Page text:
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$300,000 grant to study police strategy in Urbana

The strategies will be implemented from January through August. (WCCU,WICS)

The Urbana Police Department, Police Training Institute, and University of Illinois are teaming up to look at policing strategies that aim to reduce crime in “hot spots.”

These are the areas in a community that either have the highest crime rate or have the most emergency calls made from a single area.

A grant of more than $300,000 has been awarded to the collaboration from the National Institute of Justice to conduct a study on these hot spots.

"It seems like most of them are simply putting out more cops in that area, wanting more police officers in that area,” Police Training Institute Director Michael Schlosser said. “And it has been proven to reduce crime somewhat, but it also has a tendency to over police a certain area."

Schlosser said this type of over policing in an area can backfire, causing communities to feel singled out by the police. With the grant, Schlosser will help look into the importance of community trust in the police while trying to reduce crime.

The research project is pending Urbana City Council’s approval, which will vote on the issue Monday. If passed, three different policing strategies will be implemented in three Urbana “hot spots,” identified by the Urbana Police Department. The strategies will be implemented from January through August.

"We'll have a control group, we'll have a directed patrol group where it's just going to be increased officer presence, and then the third will be community policing,” Urbana Crime Analyst Melissa Haynes said. “So they'll receive the same directed patrol, but then there'll be a community policing officer that is assigned to that area that will go out and build relationships with people within the community."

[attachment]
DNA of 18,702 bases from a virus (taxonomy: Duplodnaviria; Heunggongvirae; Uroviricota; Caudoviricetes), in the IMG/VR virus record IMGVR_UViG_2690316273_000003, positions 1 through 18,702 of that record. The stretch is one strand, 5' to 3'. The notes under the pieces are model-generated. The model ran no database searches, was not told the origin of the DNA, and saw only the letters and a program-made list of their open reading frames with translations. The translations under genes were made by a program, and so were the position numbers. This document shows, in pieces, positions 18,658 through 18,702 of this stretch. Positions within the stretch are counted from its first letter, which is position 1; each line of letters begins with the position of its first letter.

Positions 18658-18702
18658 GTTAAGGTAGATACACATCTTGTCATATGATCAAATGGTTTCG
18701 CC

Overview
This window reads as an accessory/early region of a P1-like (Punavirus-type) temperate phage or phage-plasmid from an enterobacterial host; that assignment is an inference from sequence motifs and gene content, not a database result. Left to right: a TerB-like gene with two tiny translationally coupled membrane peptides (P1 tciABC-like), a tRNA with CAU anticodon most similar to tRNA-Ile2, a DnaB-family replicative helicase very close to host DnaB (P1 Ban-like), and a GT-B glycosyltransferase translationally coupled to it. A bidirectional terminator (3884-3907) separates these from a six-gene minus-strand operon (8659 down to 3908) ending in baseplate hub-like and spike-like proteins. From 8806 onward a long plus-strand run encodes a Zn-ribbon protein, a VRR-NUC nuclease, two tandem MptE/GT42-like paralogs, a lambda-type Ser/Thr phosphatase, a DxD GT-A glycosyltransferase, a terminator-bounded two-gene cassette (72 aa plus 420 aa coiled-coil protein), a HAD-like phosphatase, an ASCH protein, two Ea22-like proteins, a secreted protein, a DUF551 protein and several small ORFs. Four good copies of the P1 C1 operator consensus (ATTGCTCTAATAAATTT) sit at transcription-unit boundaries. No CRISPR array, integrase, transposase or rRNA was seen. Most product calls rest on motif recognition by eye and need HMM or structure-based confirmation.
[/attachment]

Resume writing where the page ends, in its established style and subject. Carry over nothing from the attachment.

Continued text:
The third type of policing, which is based on community relations, involves officers getting to know community members on a personal level. This could range from playing with neighborhood kids or attending community meetings.

Schlosser predicts a stronger relationship between the community and police will more effectively reduce crime in hot spots because of the collaboration between both sides.

"I think that helps solve the problems because we can come up with other solutions to solving crime, as opposed to just arresting people and putting them in jail,” Schlosser said.

After August, researchers will survey the communities where each policing strategy took place to see if officers were able to builder trust and what impact this has on crime rates.

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